The district court, analyzing the case under Sec. 2000e(j), granted the defendants' motion for summary judgment, ruling that Blair's claim was controlled by Trans World Airlines, Inc. v. Hardison, 432 U.S. 63 (1977). We agree. Hardison, the plaintiff, was hired by TWA to work as a clerk in a large maintenance and overhaul base. The department he worked in operated "24 hours per day, 365 days per year, and whenever an employee's job in that department was not filled, an employee [had to be] shifted from another department, or a supervisor [had to] cover the job, even if the work in other areas ... suffer [ed]." Hardison, 432 U.S. at 66-67. Under the collective bargaining agreement which determined the terms of Hardison's employment, employees bid for particular shifts, with the most senior employees having first choice of assignments. Id. at 67. About a year after being hired by TWA, Hardison became an adherent of a religion which required him not to work from sunset Friday to sunset Saturday. Id. After a brief period in which TWA was able to accommodate Hardison's scheduling needs, it became impossible to permit him to have his Sabbath off without violating the seniority bidding system. Id. at 68. TWA rejected a proposal that the plaintiff work only four days per week. Id. Eventually, Hardison was discharged on grounds of insubordination for refusing to work his designated shift. Id. at 69. He sued TWA and his union claiming religious discrimination as prohibited under 42 U.S.C. § 2000e-2(a) (1), and by regulations eventually codified in 42 U.S.C. § 2000e(j). Id. at 69. Interpreting the language now contained in Sec. 2000e(j) that employers are required to "reasonably accommodate" an employee's "religious observance or practice" unless that causes "undue hardship on the conduct of the employer's business", the Court upheld TWA's dismissal of Harding. Id. at 77. The Court began its analysis by noting that "TWA ... attempted without success to find Hardison another job." Id. The Court then stated that the seniority system of scheduling work shifts "represented a significant accommodation to the needs, both religious and secular, of all of TWA's employees" since it was "a neutral way of minimizing the number of occasions when an employee must work on a day that he would prefer to have off." Id. at 78. The Court also held that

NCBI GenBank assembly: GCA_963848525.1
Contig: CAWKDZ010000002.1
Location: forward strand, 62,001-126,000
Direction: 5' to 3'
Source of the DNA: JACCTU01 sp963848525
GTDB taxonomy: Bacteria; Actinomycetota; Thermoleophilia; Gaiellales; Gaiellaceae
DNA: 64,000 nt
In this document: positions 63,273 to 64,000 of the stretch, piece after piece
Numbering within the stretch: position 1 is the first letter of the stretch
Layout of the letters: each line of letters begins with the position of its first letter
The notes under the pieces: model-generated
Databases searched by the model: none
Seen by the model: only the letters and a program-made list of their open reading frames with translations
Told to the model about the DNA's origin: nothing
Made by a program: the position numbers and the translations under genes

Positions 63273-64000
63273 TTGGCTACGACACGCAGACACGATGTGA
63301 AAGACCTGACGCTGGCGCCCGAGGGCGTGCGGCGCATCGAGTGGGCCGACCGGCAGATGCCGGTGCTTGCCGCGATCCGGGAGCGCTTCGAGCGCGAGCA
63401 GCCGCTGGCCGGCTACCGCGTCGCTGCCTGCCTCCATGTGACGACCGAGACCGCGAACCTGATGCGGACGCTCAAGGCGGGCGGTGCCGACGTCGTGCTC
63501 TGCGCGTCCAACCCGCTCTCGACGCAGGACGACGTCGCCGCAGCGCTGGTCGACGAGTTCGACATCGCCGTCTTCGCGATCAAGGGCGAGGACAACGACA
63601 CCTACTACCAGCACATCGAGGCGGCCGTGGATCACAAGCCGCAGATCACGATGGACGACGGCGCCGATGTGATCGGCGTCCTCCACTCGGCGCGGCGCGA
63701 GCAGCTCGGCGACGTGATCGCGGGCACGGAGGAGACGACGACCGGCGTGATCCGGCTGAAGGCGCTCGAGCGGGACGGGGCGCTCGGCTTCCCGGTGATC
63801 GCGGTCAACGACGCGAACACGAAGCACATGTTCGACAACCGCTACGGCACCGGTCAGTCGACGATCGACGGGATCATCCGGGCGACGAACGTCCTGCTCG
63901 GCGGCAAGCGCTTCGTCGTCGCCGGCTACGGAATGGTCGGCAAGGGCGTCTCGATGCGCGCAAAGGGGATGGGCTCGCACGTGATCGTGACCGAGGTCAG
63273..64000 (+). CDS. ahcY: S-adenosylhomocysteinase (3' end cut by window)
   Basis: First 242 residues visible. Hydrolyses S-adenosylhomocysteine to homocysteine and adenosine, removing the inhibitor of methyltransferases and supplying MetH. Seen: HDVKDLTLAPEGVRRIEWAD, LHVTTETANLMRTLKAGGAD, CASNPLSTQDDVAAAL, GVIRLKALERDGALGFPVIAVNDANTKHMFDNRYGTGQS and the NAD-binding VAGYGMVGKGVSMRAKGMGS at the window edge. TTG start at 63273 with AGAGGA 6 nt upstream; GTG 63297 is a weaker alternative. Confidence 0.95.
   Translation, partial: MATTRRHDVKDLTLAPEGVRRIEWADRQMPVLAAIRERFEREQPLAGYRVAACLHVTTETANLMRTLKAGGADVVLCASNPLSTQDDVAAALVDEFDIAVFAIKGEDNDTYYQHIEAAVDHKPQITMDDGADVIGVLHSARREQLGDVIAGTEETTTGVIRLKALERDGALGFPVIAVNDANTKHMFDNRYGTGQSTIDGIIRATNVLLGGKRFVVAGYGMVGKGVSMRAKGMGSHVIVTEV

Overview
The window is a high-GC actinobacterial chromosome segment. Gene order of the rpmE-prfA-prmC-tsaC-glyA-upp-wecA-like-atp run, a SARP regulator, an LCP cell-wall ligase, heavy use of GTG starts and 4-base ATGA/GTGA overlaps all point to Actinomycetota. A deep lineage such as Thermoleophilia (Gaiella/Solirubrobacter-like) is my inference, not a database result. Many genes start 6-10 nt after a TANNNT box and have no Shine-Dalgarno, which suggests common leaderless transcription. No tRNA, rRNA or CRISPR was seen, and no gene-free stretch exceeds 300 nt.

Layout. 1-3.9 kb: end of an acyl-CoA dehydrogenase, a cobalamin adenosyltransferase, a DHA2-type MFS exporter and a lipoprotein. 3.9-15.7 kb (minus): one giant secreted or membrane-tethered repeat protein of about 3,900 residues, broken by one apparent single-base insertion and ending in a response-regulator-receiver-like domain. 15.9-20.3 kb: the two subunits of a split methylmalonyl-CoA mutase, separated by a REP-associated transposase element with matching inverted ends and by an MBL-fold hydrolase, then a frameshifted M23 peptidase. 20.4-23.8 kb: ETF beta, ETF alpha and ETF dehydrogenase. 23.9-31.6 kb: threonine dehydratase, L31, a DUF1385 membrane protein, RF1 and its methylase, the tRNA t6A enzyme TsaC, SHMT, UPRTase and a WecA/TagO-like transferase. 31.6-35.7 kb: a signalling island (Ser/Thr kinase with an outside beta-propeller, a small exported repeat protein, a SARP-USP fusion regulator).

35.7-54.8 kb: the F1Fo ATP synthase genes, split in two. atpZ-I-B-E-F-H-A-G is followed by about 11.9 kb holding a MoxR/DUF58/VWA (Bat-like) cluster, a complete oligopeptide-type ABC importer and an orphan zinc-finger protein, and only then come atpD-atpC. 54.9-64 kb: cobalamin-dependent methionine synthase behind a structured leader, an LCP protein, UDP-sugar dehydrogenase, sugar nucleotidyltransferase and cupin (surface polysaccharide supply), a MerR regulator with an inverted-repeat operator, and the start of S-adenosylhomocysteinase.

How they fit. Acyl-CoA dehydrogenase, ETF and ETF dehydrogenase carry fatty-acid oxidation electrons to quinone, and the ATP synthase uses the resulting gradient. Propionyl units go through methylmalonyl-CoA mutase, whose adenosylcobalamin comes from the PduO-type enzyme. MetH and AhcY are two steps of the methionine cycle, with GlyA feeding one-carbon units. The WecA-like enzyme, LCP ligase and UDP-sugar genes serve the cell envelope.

"TWA itself cannot be faulted for having failed to work out a shift or job swap for Hardison. Both the union and TWA had agreed to the seniority system; the union was unwilling to entertain a variance over the objections of men senior to Hardison; and for TWA to have arranged unilaterally for a swap would have amounted to a breach of the collective-bargaining agreement."

Id. at 78-79. The statutory duty to accommodate an employee's religious needs, the Court held, does not require an employer to "take steps inconsistent with the otherwise valid [collective bargaining] agreement." Id. at 79. Moreover, the Court observed that

" [t]he seniority system was not designed with the intention to discriminate against religion nor did it act to lock members of any religion into a pattern wherein their freedom to exercise their religion was limited. It was coincidental that in plaintiff's case the seniority system acted to compound his problems in exercising his religion."